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What makes a stove suitable for burning anthracite coal?

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I am building a small log cabin for a retirement wood working project and I have purchased a small antique cast iron stove to heat it. Researching the stove on the internet I have found that it allegedly is originally intended as a coal or wood burning stove. It is a "Vernois" from Mount Vernon, Illinois. The stove does not have any fire brick in the interior and the grate the fire rests on is cast iron. Rather than burn down my cabin I thought I would ask if anyone knew what exactly makes a stove suitable to burn coal? The stove does have a vent under the fire and above the fire and a shaker grate, which were the only things I could find that were requirements for a coal burner. I did look up the burn temp for anthracite coal and it waS 2100 degrees F and the melting point for cast iron was 2300 degrees F. Will this stove stand up to the heat? Thanks for any advice you can give me.

hi Yrag

i was wondering the same .....we recently installed a small stanley wood burner stove , so far its mainly small pieces of dry seasoned timber , but i did put in some coal ( small amounts ) seems to work fine with a little coal ......but the air ventilation disk does need adjustment , otherwise it takes off (too much combustion ? )

one thing i did like is it seals very well when the door is latched .......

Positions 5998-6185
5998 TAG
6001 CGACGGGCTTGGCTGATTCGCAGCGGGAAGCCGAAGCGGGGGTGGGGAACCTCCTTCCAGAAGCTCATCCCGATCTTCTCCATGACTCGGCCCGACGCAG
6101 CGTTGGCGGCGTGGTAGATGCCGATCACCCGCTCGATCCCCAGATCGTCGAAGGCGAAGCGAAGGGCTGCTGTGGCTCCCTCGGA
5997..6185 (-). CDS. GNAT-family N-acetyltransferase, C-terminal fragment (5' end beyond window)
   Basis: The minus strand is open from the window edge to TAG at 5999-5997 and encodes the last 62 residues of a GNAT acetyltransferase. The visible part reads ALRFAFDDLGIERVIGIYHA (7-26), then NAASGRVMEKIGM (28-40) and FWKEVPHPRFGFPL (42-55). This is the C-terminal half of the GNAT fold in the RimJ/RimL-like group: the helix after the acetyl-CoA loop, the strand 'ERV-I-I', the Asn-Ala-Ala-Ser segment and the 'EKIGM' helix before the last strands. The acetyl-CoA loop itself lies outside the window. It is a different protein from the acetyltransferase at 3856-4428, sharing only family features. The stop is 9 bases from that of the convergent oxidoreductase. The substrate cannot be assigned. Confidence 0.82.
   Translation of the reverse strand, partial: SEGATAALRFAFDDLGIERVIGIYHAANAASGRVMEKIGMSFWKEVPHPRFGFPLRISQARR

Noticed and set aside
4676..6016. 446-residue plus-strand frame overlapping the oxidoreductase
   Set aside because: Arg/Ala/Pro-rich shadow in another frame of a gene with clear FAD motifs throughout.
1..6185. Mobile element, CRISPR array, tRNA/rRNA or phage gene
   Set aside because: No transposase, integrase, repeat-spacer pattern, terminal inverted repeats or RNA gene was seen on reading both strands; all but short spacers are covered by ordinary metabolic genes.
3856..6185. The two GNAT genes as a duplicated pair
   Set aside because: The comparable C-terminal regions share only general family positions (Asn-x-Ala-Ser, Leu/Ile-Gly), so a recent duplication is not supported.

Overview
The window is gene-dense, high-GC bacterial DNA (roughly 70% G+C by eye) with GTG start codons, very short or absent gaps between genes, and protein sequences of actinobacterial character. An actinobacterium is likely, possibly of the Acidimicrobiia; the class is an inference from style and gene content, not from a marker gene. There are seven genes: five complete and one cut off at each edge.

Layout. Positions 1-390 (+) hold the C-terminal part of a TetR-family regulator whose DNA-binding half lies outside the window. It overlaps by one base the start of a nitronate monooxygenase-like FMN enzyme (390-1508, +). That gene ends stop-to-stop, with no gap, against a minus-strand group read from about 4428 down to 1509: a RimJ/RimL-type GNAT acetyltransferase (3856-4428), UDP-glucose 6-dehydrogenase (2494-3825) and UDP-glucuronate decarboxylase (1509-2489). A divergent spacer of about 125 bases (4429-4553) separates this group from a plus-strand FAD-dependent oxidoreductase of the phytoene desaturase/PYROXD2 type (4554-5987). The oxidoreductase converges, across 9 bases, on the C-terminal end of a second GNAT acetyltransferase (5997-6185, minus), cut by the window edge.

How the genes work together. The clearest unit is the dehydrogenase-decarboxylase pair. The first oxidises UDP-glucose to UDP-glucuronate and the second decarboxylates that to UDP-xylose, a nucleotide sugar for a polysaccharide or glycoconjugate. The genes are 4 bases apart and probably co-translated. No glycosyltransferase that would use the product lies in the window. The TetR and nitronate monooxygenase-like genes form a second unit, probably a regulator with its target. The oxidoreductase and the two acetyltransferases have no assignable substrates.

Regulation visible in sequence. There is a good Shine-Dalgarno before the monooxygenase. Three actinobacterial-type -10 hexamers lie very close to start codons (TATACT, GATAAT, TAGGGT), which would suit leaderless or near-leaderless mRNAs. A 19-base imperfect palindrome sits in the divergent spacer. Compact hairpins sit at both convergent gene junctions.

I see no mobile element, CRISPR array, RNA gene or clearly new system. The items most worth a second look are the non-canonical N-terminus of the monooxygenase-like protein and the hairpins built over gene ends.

I asked around about this for you, as I am also interested in maybe buying some for a stove I have, if anything just to see how it works.

Of course use at your own risk, I/we cannot be held responsible for what your ultimate decision and actions are.
I'm not offering a definitive guide, or promise, as I am not an expert and the advice I got from the experts came with limited knowledge of what you have, and then only based on the description you offered.

The answers and advice I received from the local heating experts in my area summarized.

What you have *sounds* like  the genuine article from your description.
Most older coal stoves were a heavy cast iron, or thick plate metal (but then normally includes fire bricks).
They are built to handle the "normal" operating burning temperatures of coal, but NOT the maximum temps that can be achieved with a forced air induction, or a runaway stove that cannot shut its airflow down to a safe level.

Things to be careful of are:
The first and what everyone stressed to be the most important:
An older stove MUST be capable of shutting down most if not all drafts in case of a runaway.
A stove that cannot is a hazard.
You would be running a risk using it with any type of coal

Flu and piping must meet higher standards of how good is good enough.
As one would presume with  the consistently higher temperatures of the coal.

Coal has a very long heat up time, and similarly a LONG cool down time, plan accordingly.
Never try to dowse a coal fire in a cast iron stove, as the stove may break or shatter from the temperature extremes, the hot coal then also may be released causing injury or fire.

Be careful using coal in a stove that has burned a lot of wood, check the chimney for soot buildup.
The coal may ignite soot built up from wood.

Like I said, I cant be held responsible, but these are what I was told were important to consider when burning coal.

just to toss in a bit of info,  in my previous house I had a fireplace with Stainless firebox.
The grate however was made of 1/2 inch steel square stock.
I tried coal and it's long heating qualities were even more than expected, but the grate
only lasted about 2 months.
I made another grate out of 1/2 ss, but identical otherwise, and as far as I know they are
still using it.
The coal we get around here is not anthracite however.
I suspect that is why they used to line with firebrick.

BJ, do you think it was the heat, or the ph of the coal that took out the grate?


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